Four out of ten international companies plan to increase their expatriate staff over the next five years – but the nature of expatriate assignments is changing.
According to a new report by the Economist Intelligence Unit, the movement of expatriates around the globe looks set to remain strong, despite the impact of the global recession.
Though only 13 per cent of companies featured in the study said they had expanded their number of expatriate staff over the past two years, 39 per cent plan to increase their overseas staff levels over the next five years.
The report revealed that most companies are neglecting Western markets in order to send expatriates to developing markets such as
The survey also showed that the typical “expat package” offered by companies is changing.
Though more than 50 per cent of expat postings still last the traditional length of two to five years, there has been an increase in short-term assignments and “commuter” packages for expats whose families remain in their home country.
Mark Dixon, global CEO of serviced office provider Regus, which comissioned the research, said: “Though companies have global strategies, business is conducted locally, and companies are increasingly keen on using local talent. Instead of being left in a country for a long time, there is now a tendency for expats to set up a project, and then move on.”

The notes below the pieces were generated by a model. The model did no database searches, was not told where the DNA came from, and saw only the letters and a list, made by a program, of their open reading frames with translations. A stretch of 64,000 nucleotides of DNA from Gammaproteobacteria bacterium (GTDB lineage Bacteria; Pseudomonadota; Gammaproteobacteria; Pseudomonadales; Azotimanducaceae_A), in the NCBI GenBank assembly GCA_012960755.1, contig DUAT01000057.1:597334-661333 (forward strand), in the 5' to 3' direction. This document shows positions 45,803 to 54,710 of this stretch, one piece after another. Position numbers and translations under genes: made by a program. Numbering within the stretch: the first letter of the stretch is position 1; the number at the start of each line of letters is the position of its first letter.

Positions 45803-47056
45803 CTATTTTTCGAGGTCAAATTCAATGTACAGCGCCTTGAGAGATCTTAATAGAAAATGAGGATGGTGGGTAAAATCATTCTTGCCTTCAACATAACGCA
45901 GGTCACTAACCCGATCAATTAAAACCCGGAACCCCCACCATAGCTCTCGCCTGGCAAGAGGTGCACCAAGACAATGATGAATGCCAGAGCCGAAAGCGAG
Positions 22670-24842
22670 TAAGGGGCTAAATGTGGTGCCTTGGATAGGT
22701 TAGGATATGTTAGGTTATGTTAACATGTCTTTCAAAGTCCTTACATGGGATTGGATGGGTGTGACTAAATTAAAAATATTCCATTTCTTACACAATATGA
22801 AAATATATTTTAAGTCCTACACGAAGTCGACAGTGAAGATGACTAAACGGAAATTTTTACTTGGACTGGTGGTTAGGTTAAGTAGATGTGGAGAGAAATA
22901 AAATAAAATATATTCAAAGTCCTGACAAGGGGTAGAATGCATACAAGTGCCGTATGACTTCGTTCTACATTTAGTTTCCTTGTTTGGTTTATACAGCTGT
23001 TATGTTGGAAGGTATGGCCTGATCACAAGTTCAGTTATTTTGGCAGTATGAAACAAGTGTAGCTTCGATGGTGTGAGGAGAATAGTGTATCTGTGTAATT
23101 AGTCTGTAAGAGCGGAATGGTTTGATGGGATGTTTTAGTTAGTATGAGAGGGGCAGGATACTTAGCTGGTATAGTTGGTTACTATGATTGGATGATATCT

The report also showed an increase in the number of junior staff taking positions abroad, and a shift from the traditional model of expatriates being sent overseas by a company. More expatriates now choose to move abroad first, and then find a job after they have arrived.
More than half the companies offered relocation costs, medical cover and a housing allowance, but less than half paid school fees or “hardship bonuses” for moving.
Paul Lewis, managing editor of executive briefing at the Economic Intelligence Unit and editor of the report, said: “As the world is becoming more globalised, expatriate strategy is changing. Expatriate jobs are no longer considered ‘hardship postings’ but are in demand, especially among younger people.
“This in turn has affected the level of renumeration expats expect to receive – people no longer receive all the benefits which used to be standard.”
The report also focused on the difficulties faced by modern expats in the workplace. Three in five expatriates said that that their corporate headquarters did not understand the nature of their local business environment, while one in two identified “cultural or national conflicts between staff” as their greatest difficulty.
Overall, 73 per cent of respondents saw “cultural sensitivity” as an expat’s greatest asset – more than foreign language skills (32 per cent) or previous experience of living or working abroad (39 per cent).
Up or Out; Next Moves for the Modern Expatriate by the Economist Intelligence Unit in association with Regus was based on interviews with 418 executives working in 77 different countries in July 2010.